Taylor’s examination of the printer Weaver helped to confirm the involvement of Lord Londonderry (as Castlereagh had become) in John Bull’s libel on Henry Grey Bennet*, 9 May, and he contributed to the clamour for printing the evidence, 10, 11 May 1821.16 He was for investigating the Constitutional Association’s libel action against the proprietor of the Examiner, 28 May 1823, but made it clear that he would have no truck with Hume and the radicals’ defence of Deist publications, 3 June 1824. As the president of the India board Charles Williams Wynn had anticipated,17 he voted in the opposition majority for inquiry into the prosecution of the Dublin Orange rioters, 22 Apr., and intervened repeatedly during it, 2, 23 May. 1823.18 He opposed the Irish tithes composition bill and complained that the Irish church hierarchy were grossly overpaid, 30 May 1823. Taylor’s large head and small limbs (which Gilray caricatured) were hard to disguise, and according to Creevey he was ‘smoaked instantly ... and got most infernally hustled’ when he ‘went as a Jew peddler and knife seller’ to the masquerade that July.19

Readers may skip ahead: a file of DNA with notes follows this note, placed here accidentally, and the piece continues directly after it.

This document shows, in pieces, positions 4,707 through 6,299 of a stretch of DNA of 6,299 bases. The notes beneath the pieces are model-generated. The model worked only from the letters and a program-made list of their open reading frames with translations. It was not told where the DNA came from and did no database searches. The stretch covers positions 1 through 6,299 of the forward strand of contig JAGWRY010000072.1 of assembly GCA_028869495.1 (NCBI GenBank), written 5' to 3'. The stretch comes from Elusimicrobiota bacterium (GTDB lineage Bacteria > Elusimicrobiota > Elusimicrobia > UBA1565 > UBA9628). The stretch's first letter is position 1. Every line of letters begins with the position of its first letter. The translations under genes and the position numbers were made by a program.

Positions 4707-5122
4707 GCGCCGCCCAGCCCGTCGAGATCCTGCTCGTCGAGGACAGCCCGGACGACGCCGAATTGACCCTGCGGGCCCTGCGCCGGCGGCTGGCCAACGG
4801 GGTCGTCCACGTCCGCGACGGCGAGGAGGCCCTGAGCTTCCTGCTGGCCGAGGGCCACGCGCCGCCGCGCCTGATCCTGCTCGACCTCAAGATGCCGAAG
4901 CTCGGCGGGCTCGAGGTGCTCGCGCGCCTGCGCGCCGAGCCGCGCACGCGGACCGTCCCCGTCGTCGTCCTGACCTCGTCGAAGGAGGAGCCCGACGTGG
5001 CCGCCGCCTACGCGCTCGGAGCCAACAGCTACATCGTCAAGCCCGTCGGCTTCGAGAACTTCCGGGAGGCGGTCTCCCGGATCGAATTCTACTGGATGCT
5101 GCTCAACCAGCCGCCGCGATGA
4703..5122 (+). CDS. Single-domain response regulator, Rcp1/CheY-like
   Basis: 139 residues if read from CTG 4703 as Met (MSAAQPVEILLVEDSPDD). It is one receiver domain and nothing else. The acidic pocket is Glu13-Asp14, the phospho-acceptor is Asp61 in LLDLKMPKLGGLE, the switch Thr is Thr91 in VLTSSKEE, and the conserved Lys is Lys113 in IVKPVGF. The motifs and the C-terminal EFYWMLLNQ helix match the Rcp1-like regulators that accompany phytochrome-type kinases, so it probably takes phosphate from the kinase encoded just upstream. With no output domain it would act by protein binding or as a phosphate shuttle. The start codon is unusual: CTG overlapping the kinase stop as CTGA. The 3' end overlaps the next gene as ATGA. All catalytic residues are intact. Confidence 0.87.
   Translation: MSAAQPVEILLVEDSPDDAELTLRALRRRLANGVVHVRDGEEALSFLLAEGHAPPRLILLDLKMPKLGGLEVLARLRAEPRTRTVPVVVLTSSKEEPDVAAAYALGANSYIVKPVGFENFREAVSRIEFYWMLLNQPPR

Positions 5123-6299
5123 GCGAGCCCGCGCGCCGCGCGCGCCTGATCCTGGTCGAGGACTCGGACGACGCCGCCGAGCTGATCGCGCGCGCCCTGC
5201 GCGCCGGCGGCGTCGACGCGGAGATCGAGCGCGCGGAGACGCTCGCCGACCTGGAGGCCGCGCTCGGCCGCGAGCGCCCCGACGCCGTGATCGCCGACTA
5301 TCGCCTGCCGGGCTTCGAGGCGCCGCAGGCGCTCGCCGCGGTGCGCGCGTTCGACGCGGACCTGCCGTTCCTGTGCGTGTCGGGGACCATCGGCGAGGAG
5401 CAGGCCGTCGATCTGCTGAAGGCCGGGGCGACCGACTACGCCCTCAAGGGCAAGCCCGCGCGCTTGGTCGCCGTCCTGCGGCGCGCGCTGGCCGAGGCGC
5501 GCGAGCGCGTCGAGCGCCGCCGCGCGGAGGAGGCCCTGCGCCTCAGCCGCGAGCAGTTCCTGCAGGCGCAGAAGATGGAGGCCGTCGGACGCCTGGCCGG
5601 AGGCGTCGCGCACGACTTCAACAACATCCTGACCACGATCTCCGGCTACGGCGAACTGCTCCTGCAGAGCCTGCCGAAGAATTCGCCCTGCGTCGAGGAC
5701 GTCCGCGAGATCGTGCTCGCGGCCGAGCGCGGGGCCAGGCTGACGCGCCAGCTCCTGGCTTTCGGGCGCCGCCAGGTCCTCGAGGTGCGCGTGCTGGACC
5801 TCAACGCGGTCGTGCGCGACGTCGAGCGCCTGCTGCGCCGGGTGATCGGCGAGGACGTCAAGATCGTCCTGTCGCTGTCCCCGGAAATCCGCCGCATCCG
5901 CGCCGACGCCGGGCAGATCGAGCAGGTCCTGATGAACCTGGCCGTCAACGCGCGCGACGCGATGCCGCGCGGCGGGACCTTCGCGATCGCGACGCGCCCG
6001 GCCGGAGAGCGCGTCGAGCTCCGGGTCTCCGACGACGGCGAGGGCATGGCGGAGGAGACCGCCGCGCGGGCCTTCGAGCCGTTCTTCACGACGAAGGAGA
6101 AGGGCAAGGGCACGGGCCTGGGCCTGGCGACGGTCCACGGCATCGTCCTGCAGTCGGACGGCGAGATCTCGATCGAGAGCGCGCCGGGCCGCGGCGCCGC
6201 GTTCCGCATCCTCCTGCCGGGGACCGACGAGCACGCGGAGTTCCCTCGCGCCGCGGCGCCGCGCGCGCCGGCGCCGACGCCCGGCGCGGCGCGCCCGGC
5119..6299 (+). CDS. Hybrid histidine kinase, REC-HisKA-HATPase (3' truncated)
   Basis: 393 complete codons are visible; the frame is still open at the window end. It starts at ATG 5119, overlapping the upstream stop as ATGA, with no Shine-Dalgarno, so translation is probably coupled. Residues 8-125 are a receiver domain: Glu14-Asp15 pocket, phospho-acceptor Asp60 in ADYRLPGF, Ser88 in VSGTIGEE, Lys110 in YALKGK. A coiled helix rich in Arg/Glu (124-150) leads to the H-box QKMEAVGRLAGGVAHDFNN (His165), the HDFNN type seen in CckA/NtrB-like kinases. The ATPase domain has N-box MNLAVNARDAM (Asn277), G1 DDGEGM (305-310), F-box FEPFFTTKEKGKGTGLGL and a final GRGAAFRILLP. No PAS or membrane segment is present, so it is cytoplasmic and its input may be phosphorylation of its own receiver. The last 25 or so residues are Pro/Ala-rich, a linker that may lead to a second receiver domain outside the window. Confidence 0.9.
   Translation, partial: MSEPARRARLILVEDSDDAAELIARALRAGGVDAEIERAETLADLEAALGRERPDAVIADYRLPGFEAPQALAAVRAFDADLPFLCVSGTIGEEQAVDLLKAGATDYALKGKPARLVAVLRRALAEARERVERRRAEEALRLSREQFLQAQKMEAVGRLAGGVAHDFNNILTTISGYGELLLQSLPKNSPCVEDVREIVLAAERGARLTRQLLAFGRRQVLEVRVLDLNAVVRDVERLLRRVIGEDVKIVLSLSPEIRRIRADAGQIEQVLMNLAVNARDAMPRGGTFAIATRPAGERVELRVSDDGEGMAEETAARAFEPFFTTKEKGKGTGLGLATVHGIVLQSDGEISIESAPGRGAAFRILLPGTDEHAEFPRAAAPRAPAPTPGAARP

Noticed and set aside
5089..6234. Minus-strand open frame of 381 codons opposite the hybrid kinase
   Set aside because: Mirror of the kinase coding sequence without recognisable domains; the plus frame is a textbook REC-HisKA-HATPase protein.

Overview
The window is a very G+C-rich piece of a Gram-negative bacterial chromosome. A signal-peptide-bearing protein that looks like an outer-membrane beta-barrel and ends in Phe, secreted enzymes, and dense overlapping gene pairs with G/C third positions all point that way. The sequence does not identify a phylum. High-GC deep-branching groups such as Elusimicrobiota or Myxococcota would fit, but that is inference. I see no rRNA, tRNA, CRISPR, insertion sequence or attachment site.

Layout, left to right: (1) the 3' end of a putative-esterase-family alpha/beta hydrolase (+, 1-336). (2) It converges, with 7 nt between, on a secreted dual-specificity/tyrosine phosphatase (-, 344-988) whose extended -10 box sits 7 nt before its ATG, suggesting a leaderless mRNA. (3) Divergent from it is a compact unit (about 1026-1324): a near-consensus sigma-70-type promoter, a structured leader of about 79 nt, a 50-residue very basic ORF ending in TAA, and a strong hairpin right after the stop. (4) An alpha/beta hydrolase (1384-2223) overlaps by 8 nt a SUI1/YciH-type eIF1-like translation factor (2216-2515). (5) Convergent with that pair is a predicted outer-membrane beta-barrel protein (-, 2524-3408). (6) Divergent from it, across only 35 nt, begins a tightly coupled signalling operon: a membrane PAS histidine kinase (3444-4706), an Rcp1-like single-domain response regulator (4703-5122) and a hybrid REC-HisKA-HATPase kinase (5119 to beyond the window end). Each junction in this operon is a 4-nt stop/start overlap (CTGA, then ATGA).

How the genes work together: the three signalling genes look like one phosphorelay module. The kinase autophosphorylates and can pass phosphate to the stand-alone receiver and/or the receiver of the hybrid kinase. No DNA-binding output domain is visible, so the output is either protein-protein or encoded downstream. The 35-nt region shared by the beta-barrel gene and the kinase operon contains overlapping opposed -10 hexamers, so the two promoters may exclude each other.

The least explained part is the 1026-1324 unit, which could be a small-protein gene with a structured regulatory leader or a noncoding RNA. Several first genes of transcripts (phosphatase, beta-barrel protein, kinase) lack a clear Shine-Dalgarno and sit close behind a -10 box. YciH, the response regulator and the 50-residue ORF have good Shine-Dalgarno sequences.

Taylor’s 1821 bill to control the nuisance of steam engine smoke, which he claimed affected his London home, was hatched in the investigative committees he secured in 1819 and 1820 and shaped to promote the chimney system patented by the Warwick manufacturer Parkes, which he viewed on 11 Apr. 1820, and described in the House, 2 May 1820, 18 Apr. 1821. He overcame opposition from the mining and iron districts of Cornwall, Staffordshire and South Wales, Londonderry’s hostility and complaints by Fowell Buxton and other opponents of compulsion to carry the bill’s committal by 83-29, 7 May, and third reading, 10 May. It received royal assent, 28 May 1821, after he had added a rider exempting mine engines (1 and 2 Geo. IV, c. 41).20 The author of the 1817 London Paving and Lighting Act (57 Geo. III, c. 29), he spoke regularly on metropolitan matters, and his stage coaches bill received royal assent, 6 June 1820 (1 Geo. IV, c. 4). He presented the wharfingers’ petitions on the dangerous state of London Bridge, 1 May 1820, and called for the construction of a new one, 29 Apr. 1822.21 He brought up the report on the contentious Stoke Newington vestry bill, 27 Mar. 1821. He supported inquiry into the water supply, although he disputed its instigator William Fremantle’s account of the water companies, 6 Feb. 1821. He later backed the corporation of London’s petition criticizing the ‘bubble’ Metropolitan Waterworks Company, 11 Mar., and called for better regulation, 18 May 1825. He opposed the establishment of University College, London from a conviction that the discipline and education at Oxford were superior and that Brougham’s liberal views were bound to fail, 3 June 1825.22